The Medical Realities of BDSM Breath Control Play – Part 2

BDSM Breath Control Play

This is Part 2 of the article The Medical Realities of BDSM Breath Control Play. Read Part 1 here.

Quick pathophysiology lesson # 1:

When the heart gets low on oxygen, it starts to fire off “extra” pacemaker sites. These usually appear in the ventricles and are thus called premature ventricular contractions — PVC’s for short. If a PVC happens to fire off during the electrical repolarization phase of cardiac contraction (the dreaded “PVC on T” phenomenon, also sometimes called “R on T”) it can kick the heart over into ventricular fibrillation — a form of cardiac arrest. The lower the heart gets on oxygen, the more PVC’s it generates, and the more vulnerable to their effect it becomes, thus hypoxia increases both the probability of a PVC-on-T occurring and of its causing a cardiac arrest.

When this will happen to a particular person in a particular session is simply not predictable. This is exactly where most of the medical people I have discussed this topic with “hit the wall.” Virtually all medical folks know that PVC’s are both life-threatening and hard to detect unless the patient is hooked to a cardiac monitor. When medical folks discuss breath control play, the question quickly becomes: How can you tell when they start throwing PVC’s? The answer is: You basically can’t.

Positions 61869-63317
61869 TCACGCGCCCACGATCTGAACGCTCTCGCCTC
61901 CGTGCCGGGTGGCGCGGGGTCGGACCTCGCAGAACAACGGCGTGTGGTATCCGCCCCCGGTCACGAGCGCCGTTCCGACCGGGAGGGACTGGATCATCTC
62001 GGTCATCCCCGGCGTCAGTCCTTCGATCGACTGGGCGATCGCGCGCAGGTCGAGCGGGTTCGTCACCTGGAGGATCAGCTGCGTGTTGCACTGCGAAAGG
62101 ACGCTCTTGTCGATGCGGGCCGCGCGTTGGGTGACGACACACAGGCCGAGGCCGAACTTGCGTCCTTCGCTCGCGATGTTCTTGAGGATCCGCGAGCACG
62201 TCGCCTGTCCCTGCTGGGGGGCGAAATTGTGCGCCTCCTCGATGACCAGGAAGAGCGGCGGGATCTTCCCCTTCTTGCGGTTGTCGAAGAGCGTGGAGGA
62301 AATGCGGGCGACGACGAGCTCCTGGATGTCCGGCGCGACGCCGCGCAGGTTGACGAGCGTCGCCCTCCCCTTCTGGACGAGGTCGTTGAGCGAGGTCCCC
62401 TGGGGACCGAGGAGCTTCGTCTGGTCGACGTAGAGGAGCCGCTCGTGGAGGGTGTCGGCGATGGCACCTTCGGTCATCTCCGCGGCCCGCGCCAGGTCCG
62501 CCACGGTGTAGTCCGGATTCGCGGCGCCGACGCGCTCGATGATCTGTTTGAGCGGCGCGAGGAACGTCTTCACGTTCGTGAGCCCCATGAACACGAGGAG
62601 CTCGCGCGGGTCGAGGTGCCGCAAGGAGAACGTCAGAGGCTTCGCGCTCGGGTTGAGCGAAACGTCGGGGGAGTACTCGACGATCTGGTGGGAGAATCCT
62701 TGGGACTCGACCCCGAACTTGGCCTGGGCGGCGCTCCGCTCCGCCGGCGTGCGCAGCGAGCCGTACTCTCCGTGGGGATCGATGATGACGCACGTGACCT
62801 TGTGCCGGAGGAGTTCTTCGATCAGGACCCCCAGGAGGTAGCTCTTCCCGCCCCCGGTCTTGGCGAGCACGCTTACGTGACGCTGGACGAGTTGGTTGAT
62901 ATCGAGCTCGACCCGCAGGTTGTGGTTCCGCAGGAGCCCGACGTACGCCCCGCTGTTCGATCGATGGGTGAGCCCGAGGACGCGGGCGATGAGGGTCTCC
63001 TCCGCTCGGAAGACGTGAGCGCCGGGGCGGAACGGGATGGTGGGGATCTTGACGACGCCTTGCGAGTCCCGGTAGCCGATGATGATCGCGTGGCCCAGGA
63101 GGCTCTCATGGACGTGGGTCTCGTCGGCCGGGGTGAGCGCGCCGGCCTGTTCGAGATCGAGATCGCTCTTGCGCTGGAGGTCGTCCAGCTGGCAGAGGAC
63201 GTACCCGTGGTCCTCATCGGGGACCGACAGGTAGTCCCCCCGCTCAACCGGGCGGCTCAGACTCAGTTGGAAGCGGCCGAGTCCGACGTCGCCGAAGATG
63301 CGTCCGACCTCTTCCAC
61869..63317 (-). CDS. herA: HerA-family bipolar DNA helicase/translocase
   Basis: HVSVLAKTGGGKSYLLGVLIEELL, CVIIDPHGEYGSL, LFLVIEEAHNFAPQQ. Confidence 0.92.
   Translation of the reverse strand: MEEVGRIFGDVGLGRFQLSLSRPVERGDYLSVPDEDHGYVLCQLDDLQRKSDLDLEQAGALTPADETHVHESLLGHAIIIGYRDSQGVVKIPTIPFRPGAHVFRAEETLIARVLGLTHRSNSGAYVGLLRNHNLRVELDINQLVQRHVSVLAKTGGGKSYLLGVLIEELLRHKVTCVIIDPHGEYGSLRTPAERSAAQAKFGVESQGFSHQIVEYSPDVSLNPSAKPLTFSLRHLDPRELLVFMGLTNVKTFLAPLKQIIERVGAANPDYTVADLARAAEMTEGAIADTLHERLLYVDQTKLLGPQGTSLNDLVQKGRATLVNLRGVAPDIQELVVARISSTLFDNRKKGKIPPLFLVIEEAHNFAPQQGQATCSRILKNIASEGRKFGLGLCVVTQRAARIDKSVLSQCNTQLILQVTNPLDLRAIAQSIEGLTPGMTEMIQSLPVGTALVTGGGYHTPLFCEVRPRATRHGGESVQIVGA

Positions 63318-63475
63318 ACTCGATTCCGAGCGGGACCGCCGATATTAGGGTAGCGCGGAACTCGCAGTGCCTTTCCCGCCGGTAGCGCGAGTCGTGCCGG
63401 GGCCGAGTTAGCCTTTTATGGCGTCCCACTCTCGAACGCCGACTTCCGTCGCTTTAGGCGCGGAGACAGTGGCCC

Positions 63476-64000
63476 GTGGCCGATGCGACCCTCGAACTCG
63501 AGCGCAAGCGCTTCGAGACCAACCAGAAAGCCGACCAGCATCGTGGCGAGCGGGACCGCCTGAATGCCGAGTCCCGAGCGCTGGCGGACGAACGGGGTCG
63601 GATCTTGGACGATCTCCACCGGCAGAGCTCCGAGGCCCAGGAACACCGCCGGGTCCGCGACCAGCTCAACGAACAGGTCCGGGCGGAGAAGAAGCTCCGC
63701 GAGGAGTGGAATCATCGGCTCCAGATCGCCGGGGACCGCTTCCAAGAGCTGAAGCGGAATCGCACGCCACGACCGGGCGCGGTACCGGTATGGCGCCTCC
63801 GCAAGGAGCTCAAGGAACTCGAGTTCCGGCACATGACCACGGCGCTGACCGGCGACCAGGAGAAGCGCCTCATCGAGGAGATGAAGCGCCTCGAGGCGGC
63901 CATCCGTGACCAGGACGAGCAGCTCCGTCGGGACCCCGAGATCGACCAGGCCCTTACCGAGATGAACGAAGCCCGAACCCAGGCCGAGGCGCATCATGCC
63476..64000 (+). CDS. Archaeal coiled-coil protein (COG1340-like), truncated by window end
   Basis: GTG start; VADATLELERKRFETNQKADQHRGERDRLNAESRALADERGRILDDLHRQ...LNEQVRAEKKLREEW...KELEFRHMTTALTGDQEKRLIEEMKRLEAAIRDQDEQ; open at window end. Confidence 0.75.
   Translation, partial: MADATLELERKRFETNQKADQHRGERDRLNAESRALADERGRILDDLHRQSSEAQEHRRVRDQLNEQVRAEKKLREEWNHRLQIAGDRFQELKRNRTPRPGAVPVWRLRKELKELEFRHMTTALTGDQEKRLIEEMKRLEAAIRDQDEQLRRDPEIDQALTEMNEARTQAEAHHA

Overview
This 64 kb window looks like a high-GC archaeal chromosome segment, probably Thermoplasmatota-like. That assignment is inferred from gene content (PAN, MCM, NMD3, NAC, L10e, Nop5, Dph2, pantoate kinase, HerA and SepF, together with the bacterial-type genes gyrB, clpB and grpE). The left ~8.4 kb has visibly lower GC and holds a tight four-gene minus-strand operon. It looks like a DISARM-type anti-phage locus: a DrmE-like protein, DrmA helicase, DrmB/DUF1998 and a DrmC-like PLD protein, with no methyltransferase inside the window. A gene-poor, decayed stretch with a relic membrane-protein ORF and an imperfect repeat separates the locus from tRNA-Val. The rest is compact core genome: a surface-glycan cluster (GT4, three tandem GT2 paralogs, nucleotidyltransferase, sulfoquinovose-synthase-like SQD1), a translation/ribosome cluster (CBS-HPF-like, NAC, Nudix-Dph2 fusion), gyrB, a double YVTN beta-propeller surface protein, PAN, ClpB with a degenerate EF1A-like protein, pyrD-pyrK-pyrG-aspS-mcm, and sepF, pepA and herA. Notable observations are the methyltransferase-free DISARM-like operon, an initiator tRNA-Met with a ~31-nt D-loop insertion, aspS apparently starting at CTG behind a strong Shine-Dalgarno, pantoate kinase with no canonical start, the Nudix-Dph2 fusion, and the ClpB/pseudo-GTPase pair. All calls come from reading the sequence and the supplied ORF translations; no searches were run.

Quick pathophysiology lesson # 2:

When breathing is restricted, the body cannot eliminate carbon dioxide as it should, and the amount of carbon dioxide in the blood increases. Carbon dioxide (CO2) and water (H2O) exist in equilibrium with what’s called carbonic acid (H2CO3) in a reaction catalyzed by an enzyme called carbonic anhydrase. (Sorry, but I  can’t do subscripts in this program.)

Thus: CO2 + H2O <carbonic anhydrase> H2CO3 A molecule of carbonic acid dissociates on its own into a molecule of what’s called bicarbonate (HCO3-) and an (acidic) hydrogen ion. (H+) Thus: H2CO3 <> HCO3- and H+ Thus the overall pattern is: H2O + CO2 <> H2CO3 <> HCO3- + H+